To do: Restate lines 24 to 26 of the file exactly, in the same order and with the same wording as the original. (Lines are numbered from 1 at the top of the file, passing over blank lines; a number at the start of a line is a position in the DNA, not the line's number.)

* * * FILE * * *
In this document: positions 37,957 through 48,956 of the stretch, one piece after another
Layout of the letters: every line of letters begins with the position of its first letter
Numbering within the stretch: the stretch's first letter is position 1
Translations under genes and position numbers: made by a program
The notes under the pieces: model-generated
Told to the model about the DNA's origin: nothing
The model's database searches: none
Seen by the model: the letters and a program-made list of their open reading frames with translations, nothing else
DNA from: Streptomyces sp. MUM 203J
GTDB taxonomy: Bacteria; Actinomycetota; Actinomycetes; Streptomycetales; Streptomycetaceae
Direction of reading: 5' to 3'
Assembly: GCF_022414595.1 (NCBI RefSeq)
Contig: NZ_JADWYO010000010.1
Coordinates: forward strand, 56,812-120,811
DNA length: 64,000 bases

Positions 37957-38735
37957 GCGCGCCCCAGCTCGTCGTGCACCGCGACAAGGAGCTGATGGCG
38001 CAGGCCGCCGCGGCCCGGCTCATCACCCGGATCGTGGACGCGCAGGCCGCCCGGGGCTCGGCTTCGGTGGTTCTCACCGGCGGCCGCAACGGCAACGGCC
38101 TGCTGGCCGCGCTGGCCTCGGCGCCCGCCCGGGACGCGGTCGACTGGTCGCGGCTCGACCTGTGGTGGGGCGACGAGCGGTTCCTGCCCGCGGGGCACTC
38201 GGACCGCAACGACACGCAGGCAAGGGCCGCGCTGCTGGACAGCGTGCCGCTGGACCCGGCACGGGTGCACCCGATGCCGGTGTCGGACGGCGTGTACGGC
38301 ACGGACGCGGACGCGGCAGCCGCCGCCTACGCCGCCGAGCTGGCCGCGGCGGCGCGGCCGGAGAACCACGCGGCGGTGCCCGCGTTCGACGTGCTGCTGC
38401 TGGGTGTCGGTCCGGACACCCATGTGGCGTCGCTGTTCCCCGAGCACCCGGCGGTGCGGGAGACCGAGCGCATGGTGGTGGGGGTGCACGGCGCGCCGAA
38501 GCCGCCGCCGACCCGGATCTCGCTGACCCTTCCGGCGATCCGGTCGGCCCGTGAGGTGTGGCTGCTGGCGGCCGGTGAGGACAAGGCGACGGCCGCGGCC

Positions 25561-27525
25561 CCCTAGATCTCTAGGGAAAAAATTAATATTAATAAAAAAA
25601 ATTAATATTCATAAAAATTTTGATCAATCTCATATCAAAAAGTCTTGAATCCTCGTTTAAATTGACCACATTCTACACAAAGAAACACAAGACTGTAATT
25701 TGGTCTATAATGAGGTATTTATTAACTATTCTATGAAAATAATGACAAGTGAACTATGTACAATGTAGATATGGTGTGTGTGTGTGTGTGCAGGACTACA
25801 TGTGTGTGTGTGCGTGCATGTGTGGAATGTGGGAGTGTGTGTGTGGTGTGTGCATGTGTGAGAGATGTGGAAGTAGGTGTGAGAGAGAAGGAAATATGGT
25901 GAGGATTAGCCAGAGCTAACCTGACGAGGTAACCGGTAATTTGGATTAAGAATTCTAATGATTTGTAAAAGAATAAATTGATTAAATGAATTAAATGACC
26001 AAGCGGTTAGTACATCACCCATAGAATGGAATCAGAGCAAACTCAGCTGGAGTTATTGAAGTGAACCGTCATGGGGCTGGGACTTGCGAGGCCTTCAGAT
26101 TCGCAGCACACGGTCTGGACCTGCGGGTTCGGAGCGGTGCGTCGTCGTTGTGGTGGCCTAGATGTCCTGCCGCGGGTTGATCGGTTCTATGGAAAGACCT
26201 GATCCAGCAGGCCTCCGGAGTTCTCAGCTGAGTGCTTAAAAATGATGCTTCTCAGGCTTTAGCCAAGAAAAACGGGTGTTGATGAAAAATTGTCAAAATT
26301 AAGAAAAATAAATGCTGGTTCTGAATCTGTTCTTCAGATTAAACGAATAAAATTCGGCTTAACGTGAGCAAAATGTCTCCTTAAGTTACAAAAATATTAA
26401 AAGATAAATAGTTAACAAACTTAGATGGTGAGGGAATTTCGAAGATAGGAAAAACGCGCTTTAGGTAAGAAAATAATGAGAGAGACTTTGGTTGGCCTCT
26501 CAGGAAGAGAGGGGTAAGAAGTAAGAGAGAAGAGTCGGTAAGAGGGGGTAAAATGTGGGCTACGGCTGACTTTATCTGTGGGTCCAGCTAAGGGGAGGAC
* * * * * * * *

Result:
Positions 25561-27525
25561 CCCTAGATCTCTAGGGAAAAAATTAATATTAATAAAAAAA
25601 ATTAATATTCATAAAAATTTTGATCAATCTCATATCAAAAAGTCTTGAATCCTCGTTTAAATTGACCACATTCTACACAAAGAAACACAAGACTGTAATT